One of my offspring recently recounted a hair-raising journey following the directions of sat-nav.
It had sent them by the shortest route, which in this case turned out to be a practically unnavigable track.
It made me reflect on how technology has changed route planning. Destinations are postcodes rather than place names, and routes are revealed at the touch of a screen rather than thumbing through map pages and seeing a network of possibilities.
Sat nav will automatically send us by the quickest or shortest route. However, if we take the same approach to life and rush along the fast lane, we may miss ‘travelling mercies’. As the African proverb says:
If you want to walk fast, walk alone, if you want to walk far, walk together
When we constantly look to overtake, we distance ourselves from positive connections.
But if we draw alongside others, we will have opportunities to give and receive, and find purpose and meaning in life.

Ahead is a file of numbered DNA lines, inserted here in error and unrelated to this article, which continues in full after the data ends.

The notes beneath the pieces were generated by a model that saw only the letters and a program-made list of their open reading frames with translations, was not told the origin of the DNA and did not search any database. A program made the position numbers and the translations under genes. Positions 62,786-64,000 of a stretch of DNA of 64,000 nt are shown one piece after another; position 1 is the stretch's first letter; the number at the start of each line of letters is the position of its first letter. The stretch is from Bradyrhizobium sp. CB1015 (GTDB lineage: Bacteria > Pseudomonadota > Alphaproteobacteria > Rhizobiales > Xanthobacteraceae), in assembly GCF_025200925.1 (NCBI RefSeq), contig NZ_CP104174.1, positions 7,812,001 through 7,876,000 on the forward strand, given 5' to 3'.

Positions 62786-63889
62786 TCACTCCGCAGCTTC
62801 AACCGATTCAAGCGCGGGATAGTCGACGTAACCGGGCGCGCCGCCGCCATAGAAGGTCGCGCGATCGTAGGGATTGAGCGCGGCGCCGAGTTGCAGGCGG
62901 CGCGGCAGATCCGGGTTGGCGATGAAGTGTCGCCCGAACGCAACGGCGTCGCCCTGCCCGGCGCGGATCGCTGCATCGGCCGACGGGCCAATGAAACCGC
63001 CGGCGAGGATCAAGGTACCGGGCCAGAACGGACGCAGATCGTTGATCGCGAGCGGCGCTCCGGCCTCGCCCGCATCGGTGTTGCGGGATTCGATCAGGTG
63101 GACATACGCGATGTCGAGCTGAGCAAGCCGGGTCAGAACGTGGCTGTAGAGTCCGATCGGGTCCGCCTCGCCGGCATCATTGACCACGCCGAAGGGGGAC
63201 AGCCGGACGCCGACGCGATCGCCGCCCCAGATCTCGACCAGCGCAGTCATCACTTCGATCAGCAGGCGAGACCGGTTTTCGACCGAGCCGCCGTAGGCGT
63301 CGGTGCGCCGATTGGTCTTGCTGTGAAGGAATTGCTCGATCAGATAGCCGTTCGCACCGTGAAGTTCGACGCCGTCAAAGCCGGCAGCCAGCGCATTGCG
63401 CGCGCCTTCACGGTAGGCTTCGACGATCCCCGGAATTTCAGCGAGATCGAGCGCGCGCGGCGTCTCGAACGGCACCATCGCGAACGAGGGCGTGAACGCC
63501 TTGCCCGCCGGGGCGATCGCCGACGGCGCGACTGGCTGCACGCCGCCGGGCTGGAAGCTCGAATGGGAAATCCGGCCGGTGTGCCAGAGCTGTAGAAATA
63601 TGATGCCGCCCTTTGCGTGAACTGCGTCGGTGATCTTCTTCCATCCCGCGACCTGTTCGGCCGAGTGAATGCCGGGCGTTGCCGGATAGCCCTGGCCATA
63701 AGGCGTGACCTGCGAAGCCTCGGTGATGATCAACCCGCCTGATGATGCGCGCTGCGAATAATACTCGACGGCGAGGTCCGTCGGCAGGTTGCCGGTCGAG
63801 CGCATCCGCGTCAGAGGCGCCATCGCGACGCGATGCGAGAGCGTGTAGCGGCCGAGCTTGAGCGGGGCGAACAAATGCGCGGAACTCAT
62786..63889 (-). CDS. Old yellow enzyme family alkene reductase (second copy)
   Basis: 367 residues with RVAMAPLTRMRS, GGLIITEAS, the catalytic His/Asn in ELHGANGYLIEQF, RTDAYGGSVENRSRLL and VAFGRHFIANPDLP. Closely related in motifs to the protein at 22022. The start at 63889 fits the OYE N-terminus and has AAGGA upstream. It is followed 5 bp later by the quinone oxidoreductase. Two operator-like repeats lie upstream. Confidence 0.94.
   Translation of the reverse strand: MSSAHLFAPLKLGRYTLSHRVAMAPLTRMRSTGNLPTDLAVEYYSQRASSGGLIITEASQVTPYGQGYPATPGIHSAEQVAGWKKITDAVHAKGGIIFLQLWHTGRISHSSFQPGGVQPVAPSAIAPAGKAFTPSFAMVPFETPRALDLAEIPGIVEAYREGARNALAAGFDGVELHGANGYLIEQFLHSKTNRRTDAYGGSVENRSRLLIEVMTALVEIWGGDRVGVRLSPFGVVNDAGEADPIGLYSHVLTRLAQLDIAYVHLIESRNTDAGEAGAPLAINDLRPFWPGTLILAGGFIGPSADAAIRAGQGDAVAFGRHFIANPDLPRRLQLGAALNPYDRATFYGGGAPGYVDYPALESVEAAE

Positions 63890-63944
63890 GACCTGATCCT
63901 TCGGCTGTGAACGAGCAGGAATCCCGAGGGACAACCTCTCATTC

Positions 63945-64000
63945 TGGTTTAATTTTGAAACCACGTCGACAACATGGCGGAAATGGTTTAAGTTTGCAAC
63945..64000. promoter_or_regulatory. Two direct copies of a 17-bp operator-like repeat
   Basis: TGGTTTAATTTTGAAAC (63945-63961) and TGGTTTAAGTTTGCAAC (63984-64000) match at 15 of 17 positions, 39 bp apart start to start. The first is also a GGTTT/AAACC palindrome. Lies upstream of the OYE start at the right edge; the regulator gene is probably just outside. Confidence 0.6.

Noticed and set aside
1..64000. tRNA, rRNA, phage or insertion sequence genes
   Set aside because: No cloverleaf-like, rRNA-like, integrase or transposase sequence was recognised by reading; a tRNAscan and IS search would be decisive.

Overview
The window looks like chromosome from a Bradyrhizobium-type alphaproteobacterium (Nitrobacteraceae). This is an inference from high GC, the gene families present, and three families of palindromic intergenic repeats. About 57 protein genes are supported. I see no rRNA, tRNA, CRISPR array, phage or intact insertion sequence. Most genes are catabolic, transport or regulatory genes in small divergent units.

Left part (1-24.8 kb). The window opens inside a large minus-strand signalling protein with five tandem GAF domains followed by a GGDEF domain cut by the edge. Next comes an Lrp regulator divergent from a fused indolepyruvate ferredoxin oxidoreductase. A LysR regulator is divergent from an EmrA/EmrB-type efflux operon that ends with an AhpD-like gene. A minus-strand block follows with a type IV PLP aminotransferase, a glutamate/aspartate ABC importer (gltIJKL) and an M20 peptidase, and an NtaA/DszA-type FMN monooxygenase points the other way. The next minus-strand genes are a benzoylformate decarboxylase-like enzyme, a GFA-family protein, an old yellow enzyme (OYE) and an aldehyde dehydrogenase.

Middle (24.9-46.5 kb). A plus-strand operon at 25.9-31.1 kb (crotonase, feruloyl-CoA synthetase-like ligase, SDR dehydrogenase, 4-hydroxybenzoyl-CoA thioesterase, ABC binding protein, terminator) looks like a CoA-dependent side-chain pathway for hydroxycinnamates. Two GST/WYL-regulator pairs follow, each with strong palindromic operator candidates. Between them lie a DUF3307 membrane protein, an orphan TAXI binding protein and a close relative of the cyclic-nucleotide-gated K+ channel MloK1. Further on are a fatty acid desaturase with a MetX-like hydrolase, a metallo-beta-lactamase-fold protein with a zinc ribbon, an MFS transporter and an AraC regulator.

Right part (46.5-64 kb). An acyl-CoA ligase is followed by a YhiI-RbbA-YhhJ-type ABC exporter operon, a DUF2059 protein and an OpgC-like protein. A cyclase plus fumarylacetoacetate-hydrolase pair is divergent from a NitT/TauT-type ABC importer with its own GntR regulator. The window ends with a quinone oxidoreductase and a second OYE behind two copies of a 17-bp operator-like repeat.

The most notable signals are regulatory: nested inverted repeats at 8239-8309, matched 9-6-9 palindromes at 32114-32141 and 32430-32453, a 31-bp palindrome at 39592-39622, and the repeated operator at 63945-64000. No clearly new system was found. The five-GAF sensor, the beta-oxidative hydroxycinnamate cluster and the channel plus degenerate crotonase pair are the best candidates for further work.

Likewise, when we look for short cuts from difficult situations or a tedious part of life’s journey, we distance ourselves from unexpected blessings.
Sat nav will often use single track roads as short cuts, with disastrous results, yet are we vastly different in our lives?
Having a single-track mind can blind us to possibilities or lead us to assume a right of way, and unless we stop in our tracks, a head on collision may well be around the corner.
But I believe that just as sat-nav is constantly tracking our progress, so too is God.
Not in a vindictive way, but in clearing the way ahead. Just like sat-nav logs our position when we’ve taken a wrong turn and re-routes us, so too will God.
Sometimes getting lost and arriving somewhere later than expected is called ‘taking the scenic route’, but what we may have lost in time or speed, we will have gained in learning from the distance covered. So let’s be attentive to God’s nudges, and respond with due care and attention.
Truth is… “My thoughts” says the Lord “are not like yours, and my ways are different from yours” Isaiah 55:8